Fears of genocide and famine in war-torn South Sudan dominated the agenda Thursday of US Secretary of State John Kerry, as he launched an Africa tour focusing on the continent's most brutal conflicts.
Kerry arrived late Wednesday in the Ethiopian capital on his first major tour of Africa, which will also include Democratic Republic of Congo and Angola.
Ethiopia has been hosting peace talks between South Sudan's government and rebels aimed at ending a bloody four-month civil war.
But there is mounting outrage at the scale of killings, with both government forces loyal to President Salva Kiir and rebels backing ex-vice president Riek Machar implicated in massacres, rapes, attacks on UN bases and recruiting child soldiers.
Thousands of people have already been killed -- and possibly tens of thousands -- with at least 1.2 million people forced to flee their homes in the country, the world's youngest, which won independence from Sudan only in 2011.
Addis Ababa is the headquarters of the African Union, and in meetings Thursday Kerry is expected to discuss conflicts not only in South Sudan, but also in Central African Republic (CAR), Somalia and DR Congo.
South Sudan peace talks resumed again on Monday after long delays but have made little progress.
A ceasefire signed in January is in tatters, with tens of thousands of people sheltering in UN bases following a wave of ethnic massacres and other war crimes.
Kerry will "push for both sides to honour the agreement that they signed", a US diplomat travelling with the delegation said.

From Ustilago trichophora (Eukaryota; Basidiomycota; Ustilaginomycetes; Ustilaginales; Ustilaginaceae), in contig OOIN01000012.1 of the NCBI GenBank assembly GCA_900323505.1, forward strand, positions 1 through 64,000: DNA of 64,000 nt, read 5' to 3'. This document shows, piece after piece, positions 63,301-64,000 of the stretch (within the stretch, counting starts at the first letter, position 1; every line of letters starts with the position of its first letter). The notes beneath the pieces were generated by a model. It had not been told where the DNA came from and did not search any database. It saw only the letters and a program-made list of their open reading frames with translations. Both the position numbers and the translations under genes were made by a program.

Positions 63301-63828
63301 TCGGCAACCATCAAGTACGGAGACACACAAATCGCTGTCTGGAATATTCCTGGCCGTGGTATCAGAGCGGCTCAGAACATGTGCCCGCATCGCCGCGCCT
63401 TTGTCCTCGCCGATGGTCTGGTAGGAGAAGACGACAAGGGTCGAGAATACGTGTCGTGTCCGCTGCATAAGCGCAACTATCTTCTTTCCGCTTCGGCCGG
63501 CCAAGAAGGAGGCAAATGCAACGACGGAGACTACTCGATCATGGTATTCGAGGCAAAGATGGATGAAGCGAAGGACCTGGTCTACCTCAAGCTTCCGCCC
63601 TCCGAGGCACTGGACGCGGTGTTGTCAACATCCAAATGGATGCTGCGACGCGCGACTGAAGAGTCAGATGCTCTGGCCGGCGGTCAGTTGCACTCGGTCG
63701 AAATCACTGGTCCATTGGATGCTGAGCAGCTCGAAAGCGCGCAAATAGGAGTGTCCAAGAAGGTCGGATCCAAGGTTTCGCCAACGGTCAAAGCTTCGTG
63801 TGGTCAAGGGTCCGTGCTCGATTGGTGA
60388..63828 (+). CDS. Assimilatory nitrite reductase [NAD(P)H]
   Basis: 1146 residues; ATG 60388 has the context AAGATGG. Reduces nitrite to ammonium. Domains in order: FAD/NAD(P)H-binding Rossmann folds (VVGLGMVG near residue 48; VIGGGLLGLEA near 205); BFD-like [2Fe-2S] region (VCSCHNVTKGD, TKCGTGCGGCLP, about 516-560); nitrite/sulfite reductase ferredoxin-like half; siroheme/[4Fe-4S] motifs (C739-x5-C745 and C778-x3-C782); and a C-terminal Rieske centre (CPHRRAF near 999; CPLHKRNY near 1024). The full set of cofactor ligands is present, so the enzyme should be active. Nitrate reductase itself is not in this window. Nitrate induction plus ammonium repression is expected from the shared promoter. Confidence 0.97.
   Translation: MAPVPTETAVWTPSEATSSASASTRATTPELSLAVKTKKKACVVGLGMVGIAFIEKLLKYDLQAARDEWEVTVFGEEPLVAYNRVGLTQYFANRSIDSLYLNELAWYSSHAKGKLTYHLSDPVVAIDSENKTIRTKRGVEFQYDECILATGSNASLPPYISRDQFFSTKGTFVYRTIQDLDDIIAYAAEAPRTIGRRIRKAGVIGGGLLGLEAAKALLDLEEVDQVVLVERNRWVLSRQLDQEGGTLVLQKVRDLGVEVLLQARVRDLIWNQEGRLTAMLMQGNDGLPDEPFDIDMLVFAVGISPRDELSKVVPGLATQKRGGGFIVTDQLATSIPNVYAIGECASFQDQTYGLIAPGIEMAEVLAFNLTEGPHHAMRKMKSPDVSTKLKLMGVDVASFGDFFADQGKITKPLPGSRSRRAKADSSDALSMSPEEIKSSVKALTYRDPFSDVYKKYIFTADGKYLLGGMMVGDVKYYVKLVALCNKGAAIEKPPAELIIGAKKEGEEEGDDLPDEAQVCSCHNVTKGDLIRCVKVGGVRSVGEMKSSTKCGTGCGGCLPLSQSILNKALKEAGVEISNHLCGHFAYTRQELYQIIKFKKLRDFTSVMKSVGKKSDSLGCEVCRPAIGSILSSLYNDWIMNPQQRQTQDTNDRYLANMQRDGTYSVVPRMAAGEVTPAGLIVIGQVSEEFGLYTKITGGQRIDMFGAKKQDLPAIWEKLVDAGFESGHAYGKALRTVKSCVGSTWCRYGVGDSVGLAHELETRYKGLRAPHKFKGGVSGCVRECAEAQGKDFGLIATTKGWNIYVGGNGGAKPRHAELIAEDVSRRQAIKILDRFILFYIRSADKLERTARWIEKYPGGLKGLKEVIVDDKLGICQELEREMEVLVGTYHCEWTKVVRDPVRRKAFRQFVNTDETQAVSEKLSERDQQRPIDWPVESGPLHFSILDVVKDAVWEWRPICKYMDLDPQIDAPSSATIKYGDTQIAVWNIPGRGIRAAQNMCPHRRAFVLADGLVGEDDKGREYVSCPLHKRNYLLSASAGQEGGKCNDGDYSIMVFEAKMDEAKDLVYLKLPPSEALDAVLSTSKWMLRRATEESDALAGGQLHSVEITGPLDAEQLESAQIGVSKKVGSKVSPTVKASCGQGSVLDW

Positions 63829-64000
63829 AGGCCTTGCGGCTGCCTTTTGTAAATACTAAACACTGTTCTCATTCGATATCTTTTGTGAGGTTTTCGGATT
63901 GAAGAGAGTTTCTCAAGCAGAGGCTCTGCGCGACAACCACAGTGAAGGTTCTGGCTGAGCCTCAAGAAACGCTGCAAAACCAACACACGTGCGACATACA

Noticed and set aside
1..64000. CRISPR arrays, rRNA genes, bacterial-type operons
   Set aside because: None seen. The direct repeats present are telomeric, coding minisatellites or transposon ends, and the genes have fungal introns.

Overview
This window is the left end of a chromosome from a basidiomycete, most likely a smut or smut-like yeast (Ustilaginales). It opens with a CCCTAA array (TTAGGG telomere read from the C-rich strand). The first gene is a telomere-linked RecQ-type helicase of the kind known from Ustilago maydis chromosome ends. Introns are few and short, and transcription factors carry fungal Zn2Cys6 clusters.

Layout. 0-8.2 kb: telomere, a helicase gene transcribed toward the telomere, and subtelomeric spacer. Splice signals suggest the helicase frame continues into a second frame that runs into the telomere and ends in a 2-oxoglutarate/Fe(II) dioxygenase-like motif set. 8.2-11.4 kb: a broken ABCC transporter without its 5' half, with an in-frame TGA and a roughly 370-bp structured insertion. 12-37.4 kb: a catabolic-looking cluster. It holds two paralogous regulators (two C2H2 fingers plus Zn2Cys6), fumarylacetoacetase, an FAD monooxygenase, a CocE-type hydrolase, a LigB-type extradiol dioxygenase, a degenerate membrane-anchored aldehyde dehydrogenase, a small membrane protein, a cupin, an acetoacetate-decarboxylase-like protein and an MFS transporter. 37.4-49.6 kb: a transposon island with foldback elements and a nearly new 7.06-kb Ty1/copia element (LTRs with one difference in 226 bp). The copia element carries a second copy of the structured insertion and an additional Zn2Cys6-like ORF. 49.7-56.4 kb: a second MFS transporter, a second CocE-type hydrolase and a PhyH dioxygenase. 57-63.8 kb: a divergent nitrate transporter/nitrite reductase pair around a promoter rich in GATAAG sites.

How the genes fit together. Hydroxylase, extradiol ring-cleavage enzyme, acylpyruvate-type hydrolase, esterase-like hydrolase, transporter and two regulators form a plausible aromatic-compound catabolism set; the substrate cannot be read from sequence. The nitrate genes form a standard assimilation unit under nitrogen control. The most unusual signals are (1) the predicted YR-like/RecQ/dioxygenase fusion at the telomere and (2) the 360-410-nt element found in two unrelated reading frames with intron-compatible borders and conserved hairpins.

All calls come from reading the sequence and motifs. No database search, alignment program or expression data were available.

The United States was instrumental in helping South Sudan gain independence, and Kerry is expected to try to press the negotiators at dragging peace talks.
"Both sides think that they can win this militarily, and they have certainly not participated in any committed way to finding a negotiated settlement for the conflict," the diplomat added.
The war has taken on a bitter ethnic dimension, pitching the Dinka people of Kiir against the Nuer of Machar, but the diplomat said the heart of the conflict was rather a personal "Riek Machar-Salva Kiir battle".
Washington is expected to deliver a "tough messages" to the warring parties, warning they will be held accountable if "they don't take the necessary actions to end the hostilities", the diplomat added.
Sanctions have been threatened although Kerry is not expected to announce specific names, the diplomat said, although the US is drawing up a list of individuals.
But time is short to end the crisis.
Kerry landed in Ethiopia hours after top United Nations rights officials vowed they would to do everything in their power to prevent the country from sliding into genocide, and warned of the growing risk of famine.
Firing off a damning attack against both Kiir and rebel leader Machar, the UN's High Commissioner for Human Rights Navi Pillay said she was "appalled by the apparent lack of concern about the risk of famine displayed by both leaders."
"The deadly mix of recrimination, hate speech, and revenge killings that has developed relentlessly over the past four and a half months seems to be reaching boiling point," Pillay said Wednesday.
The UN this week made a desperate appeal for a one-month truce to avert a famine and humanitarian disaster.
"To the survivors of the genocide, we owe a pledge to take all possible measures within our power to protect populations from another Rwanda, there is no excuse for inaction," said UN envoy for the prevention of genocide Adama Dieng, who travelled with Pillay.
"It is clear that the conflict has taken a dangerous trajectory, and civilians are being deliberately targeted based on their ethnicity and perceived political affiliation," he added.